It is easy to see two different styles of embroidery in the above examples. I wonder if they are from two different villages. Here is a third. This bodice is from the village of Areosa.

 The skirt, saia, is made of heavy wool or linen. If of wool, it has a background color of either red or blue/green, with narrow stripes of other colors widely spaced. You can see in this photo above that there is a narrow band gathered into the waistband, and then the body of the skirt is gathered into this band. This is how the skirt can be made so full. There is a wide band sewn onto the hem. This is usually black, but in some villages on the seashore it may be red. It may be left plain or it may have embroidery which matches the black part of the bodice.

Here we see several women wearing the Lavradeira costume, and two wearing the Mordoma costume which is also from the same region.

The hem is usually around ankle length, but like in so many places, some dance groups have decided to shorten it.

There is a simpler version of this costume called domingar which is for Sundays and going-to-market. The full costume is for festivals. This has a skirt of plain or striped linen. The top part of the bodice may be made of linen as well.

The apron, avental, is hand-woven of thick wool, designs are formed by pulling small loops of yarn out, so that the design stands out from the background. It is double gathered in the same way as the skirt. Traditionally the motifs were relatively simple geometric designs. In 1918 the painter José de Brito Sobrinho, who was born in this region began to design more elaborate motifs for the aprons which his wife wove. These designs, especially the floral ones became part of the local tradition, especially in his village of Santa Marta de Portuzelo.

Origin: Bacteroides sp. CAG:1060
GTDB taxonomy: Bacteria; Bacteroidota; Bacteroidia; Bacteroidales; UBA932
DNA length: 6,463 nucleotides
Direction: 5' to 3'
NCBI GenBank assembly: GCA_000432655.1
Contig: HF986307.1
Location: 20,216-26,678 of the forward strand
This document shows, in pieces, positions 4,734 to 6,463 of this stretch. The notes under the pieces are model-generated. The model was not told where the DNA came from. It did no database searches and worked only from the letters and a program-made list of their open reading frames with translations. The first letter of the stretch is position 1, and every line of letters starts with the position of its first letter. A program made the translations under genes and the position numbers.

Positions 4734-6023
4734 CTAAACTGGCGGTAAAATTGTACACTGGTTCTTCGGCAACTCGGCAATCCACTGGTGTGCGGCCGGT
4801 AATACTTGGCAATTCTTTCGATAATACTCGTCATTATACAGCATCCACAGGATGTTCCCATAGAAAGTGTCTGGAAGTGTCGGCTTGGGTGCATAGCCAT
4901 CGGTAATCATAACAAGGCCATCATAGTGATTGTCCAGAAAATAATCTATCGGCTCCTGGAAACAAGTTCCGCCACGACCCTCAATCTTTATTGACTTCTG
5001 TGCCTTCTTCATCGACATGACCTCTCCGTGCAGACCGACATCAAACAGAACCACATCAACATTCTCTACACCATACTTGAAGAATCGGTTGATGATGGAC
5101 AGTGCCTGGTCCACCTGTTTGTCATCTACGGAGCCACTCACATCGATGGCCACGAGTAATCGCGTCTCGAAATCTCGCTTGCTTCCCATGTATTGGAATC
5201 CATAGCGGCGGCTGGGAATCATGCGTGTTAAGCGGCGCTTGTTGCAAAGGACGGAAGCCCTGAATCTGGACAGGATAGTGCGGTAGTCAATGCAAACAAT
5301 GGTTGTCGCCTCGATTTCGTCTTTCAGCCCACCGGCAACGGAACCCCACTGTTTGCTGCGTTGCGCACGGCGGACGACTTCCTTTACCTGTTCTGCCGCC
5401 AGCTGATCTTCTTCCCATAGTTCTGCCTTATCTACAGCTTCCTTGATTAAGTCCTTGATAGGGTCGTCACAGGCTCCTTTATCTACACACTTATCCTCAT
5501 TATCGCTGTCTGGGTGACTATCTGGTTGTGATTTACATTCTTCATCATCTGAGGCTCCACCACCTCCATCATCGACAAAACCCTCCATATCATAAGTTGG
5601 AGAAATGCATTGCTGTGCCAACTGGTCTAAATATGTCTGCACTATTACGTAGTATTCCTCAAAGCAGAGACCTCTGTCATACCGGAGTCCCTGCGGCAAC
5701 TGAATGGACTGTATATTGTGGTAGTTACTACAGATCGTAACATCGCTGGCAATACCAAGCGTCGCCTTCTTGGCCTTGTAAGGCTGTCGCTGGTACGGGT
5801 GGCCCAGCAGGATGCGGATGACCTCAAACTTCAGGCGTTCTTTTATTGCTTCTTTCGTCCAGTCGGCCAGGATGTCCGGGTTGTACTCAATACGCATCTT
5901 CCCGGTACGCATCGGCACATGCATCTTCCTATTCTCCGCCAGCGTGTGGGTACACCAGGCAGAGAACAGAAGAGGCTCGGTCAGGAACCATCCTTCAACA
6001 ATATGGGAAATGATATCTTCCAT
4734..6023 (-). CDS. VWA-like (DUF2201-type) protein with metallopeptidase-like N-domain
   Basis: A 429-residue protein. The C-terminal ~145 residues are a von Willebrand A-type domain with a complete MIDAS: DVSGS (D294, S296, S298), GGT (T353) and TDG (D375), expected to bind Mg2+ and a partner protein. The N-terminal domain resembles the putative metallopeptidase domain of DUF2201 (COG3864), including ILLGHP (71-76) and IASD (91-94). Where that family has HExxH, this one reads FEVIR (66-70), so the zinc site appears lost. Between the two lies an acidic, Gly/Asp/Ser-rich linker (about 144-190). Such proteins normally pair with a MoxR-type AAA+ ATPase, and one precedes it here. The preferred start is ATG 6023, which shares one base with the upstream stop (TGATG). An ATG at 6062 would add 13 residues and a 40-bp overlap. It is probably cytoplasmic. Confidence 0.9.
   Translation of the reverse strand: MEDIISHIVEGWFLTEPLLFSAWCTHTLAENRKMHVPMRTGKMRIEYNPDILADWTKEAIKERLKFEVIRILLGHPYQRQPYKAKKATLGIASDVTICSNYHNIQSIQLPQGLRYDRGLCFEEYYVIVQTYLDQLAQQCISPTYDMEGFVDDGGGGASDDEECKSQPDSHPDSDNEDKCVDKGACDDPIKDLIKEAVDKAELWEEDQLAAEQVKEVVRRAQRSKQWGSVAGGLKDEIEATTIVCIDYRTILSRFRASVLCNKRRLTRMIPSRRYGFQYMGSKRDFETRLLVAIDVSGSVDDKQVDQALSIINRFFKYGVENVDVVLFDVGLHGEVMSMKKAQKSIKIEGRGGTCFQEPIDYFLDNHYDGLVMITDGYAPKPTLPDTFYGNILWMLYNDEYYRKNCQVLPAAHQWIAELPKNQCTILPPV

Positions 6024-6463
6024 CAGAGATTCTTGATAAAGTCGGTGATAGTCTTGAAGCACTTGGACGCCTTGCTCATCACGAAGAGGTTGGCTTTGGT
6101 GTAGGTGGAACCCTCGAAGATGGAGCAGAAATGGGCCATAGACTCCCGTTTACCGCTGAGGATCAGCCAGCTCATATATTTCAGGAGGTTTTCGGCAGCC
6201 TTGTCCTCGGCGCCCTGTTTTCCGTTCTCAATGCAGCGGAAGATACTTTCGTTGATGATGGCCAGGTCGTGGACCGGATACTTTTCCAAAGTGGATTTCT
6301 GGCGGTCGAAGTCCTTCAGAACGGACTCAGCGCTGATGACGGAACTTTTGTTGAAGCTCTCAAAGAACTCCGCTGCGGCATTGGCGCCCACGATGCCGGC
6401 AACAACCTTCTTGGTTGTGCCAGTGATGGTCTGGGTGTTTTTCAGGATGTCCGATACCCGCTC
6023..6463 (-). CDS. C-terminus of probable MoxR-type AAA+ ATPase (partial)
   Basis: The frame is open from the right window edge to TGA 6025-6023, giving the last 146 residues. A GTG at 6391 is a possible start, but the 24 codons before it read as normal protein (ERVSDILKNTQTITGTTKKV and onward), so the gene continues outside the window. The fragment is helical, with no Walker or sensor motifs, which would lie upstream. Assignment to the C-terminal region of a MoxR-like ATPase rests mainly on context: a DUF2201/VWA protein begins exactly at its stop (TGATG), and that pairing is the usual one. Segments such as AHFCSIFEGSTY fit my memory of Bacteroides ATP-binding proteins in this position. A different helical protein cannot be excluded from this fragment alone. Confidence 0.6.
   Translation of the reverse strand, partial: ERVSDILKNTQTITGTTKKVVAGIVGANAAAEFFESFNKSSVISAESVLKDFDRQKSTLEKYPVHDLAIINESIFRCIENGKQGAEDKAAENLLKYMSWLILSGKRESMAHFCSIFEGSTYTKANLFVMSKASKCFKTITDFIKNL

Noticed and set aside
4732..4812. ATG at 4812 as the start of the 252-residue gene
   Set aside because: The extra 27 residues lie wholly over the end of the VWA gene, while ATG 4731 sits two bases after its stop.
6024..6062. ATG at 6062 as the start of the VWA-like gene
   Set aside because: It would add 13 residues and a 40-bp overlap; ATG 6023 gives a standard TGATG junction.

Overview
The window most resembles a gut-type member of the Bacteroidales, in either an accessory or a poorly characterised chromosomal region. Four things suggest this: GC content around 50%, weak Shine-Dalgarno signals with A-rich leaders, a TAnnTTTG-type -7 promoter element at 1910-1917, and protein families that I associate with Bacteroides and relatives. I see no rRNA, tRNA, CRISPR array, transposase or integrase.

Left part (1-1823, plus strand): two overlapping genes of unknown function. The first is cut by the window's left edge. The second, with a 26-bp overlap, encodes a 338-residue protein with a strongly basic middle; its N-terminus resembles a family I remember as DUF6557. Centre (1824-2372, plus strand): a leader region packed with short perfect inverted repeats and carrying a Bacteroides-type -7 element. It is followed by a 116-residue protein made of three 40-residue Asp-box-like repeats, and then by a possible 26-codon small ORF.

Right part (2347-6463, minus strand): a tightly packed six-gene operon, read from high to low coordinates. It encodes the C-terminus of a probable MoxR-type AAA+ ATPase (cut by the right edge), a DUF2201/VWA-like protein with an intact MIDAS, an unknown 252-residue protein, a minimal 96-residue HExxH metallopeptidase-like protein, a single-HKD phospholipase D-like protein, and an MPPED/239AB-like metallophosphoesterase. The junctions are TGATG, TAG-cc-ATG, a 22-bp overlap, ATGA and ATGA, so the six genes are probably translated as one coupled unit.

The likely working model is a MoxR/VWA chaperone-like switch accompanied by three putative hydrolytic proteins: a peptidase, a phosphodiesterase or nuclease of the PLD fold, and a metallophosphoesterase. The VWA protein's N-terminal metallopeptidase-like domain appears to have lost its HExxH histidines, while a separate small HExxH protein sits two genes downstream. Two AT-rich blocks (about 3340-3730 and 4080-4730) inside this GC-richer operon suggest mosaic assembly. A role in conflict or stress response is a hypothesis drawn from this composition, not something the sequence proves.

The older geometric designs are now mostly worn with the domingar version of the costume. Personally I find them much more attractive than the garish pink roses.

A separate pocket, algibeira, is worn with this costume. It is embroidered and is in the form of a stylized heart. While this is decorative it has a practical purpose in carrying keys, wallets, handkerchiefs, etc. This is a common souvenir which people often bring back from Portugal.


A kerchief is worn on the head. If there was any older headdress it has been forgotten. A similar scarf is worn on the shoulders for the Lavradeira costume, but not the Domingar. They come in various colors, but mostly have the same design.